TORONTO — Amidst everything, we’re all just looking for reasons to believe. Like on a typically muggy Tuesday afternoon in the thick of Toronto summer, when the climate inside Rogers Centre ranges into Amazon river basin territory, with meteorologists calling for showers to begin at 1:00 p.m. and end sometime around 4:00 — just enough time to play a baseball game.
Those were the conditions that threatened to damper this year’s edition of Canada Day at the Dome, the one game a year that is guaranteed to feature a fantastic baseball atmosphere (it’s far less bro-ey than opening day). But then, shortly before first pitch, the people who control such things mercifully pulled the roof back, spilling hazy sunlight onto the stadium’s green turf—weather projections be damned.
And sure enough, as the game stretched to three hours and the Blue Jays were adding insurance runs in the eighth on their way to eventual triumph over Milwaukee, nary a drop of rain fell and the 45,088 who had shown up were given a great day. Now that’s something you can believe in.
The ballpark experience at the Dome is never going to be as good as, say, Fenway or Wrigley, where you can feel the ghosts flying around the place, or Camden and U.S. Cellular, where the food and drink is second to none, or San Francisco and St. Louis, which host maybe the best ballparks to watch a game in the majors. But when Canada Day works out, it’s almost as if that doesn’t matter. Because we have our own experience.
If you’re like me and you grew up in post-Exhibition Stadium Toronto, you know the long, humid skywalk from Union Station and the waft of street meat as you cross under the CN Tower. You know marching up the dank ramps to the 500s and leaning forward on those blue railings and slowly easing the lid off your beer so it doesn’t froth over like a pasta pot. And you know Canada Day on a sunny afternoon at the Dome, which, since the glory days of the early 90s—which so many of us missed out on for being too young—is as good as it gets. That’s been our experience.
Missing the post-season, unfortunately, has been too. Which maybe explains why some of the wind that had gusted behind the Blue Jays sails through a relentless 21-9 May, bringing large weekend crowds to the ballpark and massive television numbers to the cable providers, had calmed of late. If you spent enough time on the Internet—which is not recommended, yet somewhat unavoidable—you could feel the pessimism creeping in thick as London fog while June wore on. Maybe this team wasn’t as good as they had seemed. Maybe it was all a mirage. Maybe you couldn’t believe.
And sure, June was not a terrific month for your Toronto Blue Jays. They went 12-14 and had a negative run differential of 105-110. It was a massive let down after the way they stampeded through May, and no one could blame you for feeling like it was an inevitability. As if something must go wrong for this team, not only because they hadn’t won anything in two decades, but because they play in Toronto and the sports franchises here aren’t allowed to have nice things. Canada Day at the Dome is our experience; professional sports heartbreak is, too.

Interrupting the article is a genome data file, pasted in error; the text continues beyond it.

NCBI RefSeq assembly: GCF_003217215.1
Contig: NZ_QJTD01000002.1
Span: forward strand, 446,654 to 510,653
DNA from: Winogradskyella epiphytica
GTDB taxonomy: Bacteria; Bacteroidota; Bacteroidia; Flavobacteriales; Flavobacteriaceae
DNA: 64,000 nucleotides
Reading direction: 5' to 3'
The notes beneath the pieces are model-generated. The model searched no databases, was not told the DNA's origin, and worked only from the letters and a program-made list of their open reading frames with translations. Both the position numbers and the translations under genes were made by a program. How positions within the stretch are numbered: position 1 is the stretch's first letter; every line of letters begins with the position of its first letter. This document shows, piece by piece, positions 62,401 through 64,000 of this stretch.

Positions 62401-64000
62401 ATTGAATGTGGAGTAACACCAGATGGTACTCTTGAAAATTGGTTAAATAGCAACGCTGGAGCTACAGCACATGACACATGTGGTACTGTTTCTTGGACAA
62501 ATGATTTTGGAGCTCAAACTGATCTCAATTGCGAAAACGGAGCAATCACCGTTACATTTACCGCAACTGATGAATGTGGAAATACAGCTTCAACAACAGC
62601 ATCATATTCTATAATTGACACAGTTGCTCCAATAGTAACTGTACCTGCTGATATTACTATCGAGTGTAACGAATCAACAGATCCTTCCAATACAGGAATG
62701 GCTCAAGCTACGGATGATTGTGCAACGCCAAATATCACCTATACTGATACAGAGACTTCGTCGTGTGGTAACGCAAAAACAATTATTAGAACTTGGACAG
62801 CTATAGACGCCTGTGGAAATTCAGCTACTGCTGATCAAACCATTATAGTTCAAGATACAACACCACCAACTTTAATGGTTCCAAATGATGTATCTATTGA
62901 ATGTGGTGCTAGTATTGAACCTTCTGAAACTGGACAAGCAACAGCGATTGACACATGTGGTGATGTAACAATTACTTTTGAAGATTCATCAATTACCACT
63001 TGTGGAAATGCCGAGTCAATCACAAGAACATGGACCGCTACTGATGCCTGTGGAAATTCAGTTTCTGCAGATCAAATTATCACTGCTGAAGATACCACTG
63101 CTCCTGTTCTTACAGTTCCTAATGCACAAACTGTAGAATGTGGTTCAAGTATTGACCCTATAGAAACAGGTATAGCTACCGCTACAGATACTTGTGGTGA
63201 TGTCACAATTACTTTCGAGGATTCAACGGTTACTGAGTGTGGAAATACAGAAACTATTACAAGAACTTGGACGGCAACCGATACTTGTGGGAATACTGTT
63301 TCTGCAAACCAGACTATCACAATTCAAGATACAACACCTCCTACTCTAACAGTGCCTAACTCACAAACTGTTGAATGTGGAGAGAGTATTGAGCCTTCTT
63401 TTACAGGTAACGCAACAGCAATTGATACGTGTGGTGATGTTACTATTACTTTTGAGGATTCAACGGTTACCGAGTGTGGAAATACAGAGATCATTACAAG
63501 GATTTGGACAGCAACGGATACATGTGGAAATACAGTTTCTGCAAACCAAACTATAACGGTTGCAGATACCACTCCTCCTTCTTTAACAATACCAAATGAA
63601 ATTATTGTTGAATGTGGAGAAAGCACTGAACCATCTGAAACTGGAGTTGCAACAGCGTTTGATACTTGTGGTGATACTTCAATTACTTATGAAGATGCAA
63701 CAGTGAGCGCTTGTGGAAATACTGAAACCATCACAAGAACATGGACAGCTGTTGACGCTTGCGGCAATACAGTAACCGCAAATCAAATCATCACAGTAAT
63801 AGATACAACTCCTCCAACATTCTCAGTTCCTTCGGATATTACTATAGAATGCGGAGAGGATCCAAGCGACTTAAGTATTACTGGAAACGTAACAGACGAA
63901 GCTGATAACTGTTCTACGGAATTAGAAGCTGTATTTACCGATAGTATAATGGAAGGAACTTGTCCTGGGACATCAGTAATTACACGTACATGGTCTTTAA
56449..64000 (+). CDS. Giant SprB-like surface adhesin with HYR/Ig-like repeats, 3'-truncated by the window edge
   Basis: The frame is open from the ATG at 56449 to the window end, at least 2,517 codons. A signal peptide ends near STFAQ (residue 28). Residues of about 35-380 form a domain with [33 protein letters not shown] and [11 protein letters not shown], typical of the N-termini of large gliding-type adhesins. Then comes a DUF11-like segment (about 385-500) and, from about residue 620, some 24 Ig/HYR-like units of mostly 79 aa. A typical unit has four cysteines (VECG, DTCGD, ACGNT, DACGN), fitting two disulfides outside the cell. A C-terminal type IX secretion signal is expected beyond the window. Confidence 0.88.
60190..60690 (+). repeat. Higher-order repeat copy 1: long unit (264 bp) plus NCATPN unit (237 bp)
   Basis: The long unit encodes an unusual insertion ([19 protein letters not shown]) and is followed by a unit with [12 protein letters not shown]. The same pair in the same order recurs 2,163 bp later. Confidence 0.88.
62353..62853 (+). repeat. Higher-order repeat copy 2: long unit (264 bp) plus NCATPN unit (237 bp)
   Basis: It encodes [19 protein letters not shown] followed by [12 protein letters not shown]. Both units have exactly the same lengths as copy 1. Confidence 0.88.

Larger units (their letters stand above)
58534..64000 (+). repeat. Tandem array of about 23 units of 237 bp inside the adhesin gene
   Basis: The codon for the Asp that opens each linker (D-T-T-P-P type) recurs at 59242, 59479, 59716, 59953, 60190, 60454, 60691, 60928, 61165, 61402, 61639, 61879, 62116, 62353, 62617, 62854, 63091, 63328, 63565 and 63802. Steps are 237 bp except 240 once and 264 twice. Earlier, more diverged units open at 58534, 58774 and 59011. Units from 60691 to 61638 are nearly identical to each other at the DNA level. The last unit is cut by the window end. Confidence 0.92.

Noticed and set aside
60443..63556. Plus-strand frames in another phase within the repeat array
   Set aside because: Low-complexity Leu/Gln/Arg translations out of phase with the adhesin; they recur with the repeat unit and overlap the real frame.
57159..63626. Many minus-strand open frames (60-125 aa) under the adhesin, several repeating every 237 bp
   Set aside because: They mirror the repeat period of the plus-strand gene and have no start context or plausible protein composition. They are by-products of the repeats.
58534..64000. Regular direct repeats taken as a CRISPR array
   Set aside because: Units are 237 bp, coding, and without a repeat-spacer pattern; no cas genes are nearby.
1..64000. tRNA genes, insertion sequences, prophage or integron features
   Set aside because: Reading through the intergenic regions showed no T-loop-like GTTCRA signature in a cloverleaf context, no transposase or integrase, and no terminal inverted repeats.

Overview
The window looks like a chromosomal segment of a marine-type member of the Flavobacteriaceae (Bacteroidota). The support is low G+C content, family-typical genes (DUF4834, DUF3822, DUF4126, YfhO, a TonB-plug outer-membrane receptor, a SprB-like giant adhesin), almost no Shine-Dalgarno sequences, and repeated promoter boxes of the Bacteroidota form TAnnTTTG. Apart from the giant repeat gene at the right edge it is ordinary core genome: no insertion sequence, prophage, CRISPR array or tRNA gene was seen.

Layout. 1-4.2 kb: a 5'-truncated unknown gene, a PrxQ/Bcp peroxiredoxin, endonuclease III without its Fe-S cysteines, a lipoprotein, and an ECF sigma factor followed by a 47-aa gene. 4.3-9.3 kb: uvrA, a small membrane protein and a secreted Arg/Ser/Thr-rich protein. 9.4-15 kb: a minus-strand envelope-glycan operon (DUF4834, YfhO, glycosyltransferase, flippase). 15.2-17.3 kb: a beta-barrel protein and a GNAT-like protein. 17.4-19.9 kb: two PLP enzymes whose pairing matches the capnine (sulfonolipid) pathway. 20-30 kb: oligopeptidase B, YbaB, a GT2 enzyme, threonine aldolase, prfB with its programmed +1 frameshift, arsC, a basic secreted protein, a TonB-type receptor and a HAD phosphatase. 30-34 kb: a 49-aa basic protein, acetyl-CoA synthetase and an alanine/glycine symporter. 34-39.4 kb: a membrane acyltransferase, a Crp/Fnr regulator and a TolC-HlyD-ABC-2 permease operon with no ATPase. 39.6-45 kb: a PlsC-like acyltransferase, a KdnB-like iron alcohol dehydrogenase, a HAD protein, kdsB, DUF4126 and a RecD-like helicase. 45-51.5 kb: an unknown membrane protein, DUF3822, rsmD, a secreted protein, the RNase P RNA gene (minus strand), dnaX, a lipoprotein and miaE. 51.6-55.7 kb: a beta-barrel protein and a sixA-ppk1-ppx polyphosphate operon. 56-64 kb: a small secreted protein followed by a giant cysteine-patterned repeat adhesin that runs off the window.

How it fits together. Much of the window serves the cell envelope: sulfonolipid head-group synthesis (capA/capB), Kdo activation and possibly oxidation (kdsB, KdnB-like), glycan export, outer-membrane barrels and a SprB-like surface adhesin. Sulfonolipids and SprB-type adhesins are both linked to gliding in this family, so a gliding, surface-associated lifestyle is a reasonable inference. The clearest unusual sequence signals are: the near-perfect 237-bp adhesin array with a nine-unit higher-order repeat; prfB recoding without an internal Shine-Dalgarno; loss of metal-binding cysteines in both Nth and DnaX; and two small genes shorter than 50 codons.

But Tuesday marked the beginning of July, a new month and a new chance to keep building on a so-far successful season. It was the first time the Blue Jays had been in first place later than June 30 since 2000. It was also the 40th consecutive day the Blue Jays held first place in the AL East, something that hasn’t happened since 1993. And you can look out above the hotel rooms in centre field to see what else happened that year, flapping in the breeze.
The Blue Jays are a good team and this has been a good season. The best season the ball club has had in some time. These are facts. At times, when starting pitchers get rocked or comebacks fall short, it can be easy to feel pessimistic—to turn cynical. And when the Blue Jays are looking to add runs in the seventh inning of a one-run game with two runners on and one out, and you see Steve Tolleson and Munenori Kawasaki being asked to do it, no one can blame you for lacking confidence.
But, hey—it worked out. The pitching held on and the rain held off. And maybe this could be the year, with an unusually weak AL East sitting plum for the taking and fortune often swinging in the Blue Jays favour as it hadn’t in 2013, that this team once again plays baseball in October. Whether you see the Dome as half full or half empty, none of us know for sure what will happen over these next 90 days. There’s fewer games remaining than have been played and the club is in first place. That’s about all you can be sure of right now.
And who knows what it will take for this city to find faith. How deep into the season the Blue Jays must contend before fans start packing the ballpark every night. How long they have to stay in first place and how much must work in their favour for fans to begin to expect success instead of collapse.
On Tuesday the Blue Jays won a game they likely wouldn’t have last year and Canada Day at the Dome was a fantastic atmosphere once again. If you’re looking for reasons to believe, there’s two of them right there.